First Advisor

Alex Stepick

Date of Publication

Spring 7-21-2017

Document Type


Degree Name

Master of Science (M.S.) in Sociology






Muslims -- United States -- Social conditions, Children of immigrants -- United States -- Social conditions, Political culture -- United States, September 11 2001 Terrorist Attacks -- Influence, Identity (Psychology) -- Religious aspects



Physical Description

1 online resource (vi, 141 pages)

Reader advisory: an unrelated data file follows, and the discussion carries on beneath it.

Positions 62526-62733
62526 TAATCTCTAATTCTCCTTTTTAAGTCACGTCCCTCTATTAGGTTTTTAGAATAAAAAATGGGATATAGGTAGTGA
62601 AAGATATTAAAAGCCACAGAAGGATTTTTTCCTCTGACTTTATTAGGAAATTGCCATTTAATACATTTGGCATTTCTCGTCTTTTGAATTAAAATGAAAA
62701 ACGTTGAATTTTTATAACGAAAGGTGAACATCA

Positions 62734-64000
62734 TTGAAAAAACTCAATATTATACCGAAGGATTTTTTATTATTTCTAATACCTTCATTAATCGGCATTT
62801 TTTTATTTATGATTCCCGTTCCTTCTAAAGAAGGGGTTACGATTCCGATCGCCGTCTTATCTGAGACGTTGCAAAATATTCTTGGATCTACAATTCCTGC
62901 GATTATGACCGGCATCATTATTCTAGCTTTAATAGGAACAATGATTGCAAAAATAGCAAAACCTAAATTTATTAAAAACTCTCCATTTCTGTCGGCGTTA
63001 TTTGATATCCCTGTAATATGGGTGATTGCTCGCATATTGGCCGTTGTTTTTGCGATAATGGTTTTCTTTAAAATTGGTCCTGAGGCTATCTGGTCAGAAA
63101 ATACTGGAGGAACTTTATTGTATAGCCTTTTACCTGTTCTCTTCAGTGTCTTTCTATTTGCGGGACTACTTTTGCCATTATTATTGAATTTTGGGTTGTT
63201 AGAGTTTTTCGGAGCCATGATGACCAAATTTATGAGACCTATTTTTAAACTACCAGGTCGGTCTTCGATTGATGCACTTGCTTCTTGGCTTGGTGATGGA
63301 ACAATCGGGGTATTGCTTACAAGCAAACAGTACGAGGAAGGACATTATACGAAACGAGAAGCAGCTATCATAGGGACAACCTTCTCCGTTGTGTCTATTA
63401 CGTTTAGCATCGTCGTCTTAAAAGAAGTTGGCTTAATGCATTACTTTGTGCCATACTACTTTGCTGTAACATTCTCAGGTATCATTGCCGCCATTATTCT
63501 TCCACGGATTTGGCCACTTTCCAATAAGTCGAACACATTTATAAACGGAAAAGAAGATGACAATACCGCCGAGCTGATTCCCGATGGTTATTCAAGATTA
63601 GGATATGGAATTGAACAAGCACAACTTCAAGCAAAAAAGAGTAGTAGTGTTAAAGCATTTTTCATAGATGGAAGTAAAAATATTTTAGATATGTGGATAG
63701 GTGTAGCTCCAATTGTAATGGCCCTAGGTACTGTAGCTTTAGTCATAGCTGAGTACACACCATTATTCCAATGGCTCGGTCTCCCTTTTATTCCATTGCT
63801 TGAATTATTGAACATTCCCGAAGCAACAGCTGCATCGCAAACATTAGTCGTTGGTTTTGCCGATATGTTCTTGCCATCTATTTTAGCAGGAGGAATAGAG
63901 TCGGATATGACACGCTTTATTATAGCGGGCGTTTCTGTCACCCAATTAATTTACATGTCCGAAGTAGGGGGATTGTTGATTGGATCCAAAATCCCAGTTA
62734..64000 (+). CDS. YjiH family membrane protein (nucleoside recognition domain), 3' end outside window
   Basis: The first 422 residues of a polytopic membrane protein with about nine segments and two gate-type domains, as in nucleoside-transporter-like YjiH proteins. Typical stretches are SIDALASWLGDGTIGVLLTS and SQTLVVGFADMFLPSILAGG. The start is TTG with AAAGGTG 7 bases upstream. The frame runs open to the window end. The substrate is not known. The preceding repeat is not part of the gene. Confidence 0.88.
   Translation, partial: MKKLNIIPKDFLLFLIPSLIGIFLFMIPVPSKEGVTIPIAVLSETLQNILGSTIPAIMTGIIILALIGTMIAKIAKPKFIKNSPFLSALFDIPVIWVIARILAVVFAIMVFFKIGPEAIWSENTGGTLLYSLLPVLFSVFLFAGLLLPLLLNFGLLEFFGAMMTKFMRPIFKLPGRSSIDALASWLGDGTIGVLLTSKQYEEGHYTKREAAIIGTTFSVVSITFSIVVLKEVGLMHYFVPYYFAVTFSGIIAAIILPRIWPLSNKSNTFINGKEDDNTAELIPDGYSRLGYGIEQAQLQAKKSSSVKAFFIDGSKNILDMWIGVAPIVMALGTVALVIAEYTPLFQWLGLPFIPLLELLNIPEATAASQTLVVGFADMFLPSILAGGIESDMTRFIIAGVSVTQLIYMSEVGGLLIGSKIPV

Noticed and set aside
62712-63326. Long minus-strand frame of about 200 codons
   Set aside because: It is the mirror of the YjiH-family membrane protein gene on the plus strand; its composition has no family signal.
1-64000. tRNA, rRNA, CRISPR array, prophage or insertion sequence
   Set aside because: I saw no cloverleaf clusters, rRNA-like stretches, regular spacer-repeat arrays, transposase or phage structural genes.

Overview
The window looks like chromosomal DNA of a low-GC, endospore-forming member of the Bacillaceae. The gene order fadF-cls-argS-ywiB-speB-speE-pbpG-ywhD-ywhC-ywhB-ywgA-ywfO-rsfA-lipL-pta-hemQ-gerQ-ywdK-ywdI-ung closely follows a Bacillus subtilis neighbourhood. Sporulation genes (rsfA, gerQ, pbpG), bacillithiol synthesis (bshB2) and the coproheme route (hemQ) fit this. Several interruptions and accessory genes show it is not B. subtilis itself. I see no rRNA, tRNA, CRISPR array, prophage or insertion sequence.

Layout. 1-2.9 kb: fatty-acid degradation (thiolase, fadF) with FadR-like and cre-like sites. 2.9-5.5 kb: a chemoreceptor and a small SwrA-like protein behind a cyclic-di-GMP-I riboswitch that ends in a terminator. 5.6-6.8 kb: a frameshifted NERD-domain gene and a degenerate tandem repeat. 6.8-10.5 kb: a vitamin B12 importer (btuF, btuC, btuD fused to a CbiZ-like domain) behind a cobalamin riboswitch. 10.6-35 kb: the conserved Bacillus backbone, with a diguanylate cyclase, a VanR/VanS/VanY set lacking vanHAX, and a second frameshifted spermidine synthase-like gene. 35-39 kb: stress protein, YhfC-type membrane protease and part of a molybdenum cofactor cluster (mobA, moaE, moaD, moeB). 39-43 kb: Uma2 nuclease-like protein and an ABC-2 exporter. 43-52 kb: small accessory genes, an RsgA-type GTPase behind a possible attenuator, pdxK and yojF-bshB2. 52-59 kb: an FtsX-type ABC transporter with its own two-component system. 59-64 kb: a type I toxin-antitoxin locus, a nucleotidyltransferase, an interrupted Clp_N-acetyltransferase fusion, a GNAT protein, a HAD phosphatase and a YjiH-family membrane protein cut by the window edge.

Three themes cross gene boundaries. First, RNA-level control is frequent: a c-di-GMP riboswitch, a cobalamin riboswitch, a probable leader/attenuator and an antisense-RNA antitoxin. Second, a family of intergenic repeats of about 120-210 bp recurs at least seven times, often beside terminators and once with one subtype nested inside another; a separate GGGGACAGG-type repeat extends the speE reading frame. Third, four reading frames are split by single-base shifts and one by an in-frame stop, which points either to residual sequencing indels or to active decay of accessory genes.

The World Trade Center attacks on September 11, 2001 fundamentally transformed the context of reception for Muslim immigrants in the U.S., shifting it from neutral to negative while also brightening previously blurred boundaries between established residents and the Muslim minority. This study explores how second-generation Muslim immigrants have experienced and reacted to post-9/11 contexts of reception. It is based on an analysis of ten semi-structured in-depth interviews that were conducted throughout the Portland Metropolitan Area from January to April of 2016. It finds experiences of discrimination to be primarily affected by two factors: public institutions and gender. It also finds, furthermore, that research participants react to negative post-9/11 contexts of reception by redrawing bright boundaries to include themselves within the American mainstream. Because Islam itself has become politicized within post-9/11 contexts of reception, this study also explores how second-generation Muslim immigrants construct and maintain religious meaning as a form of political identity. It finds that research participants unilaterally construct a Localized Islam that is dynamic and variable in its response to familial and social pressures. The thesis concludes by putting forward a typology outlining its four primary forms of localization within contemporary social and political environments.


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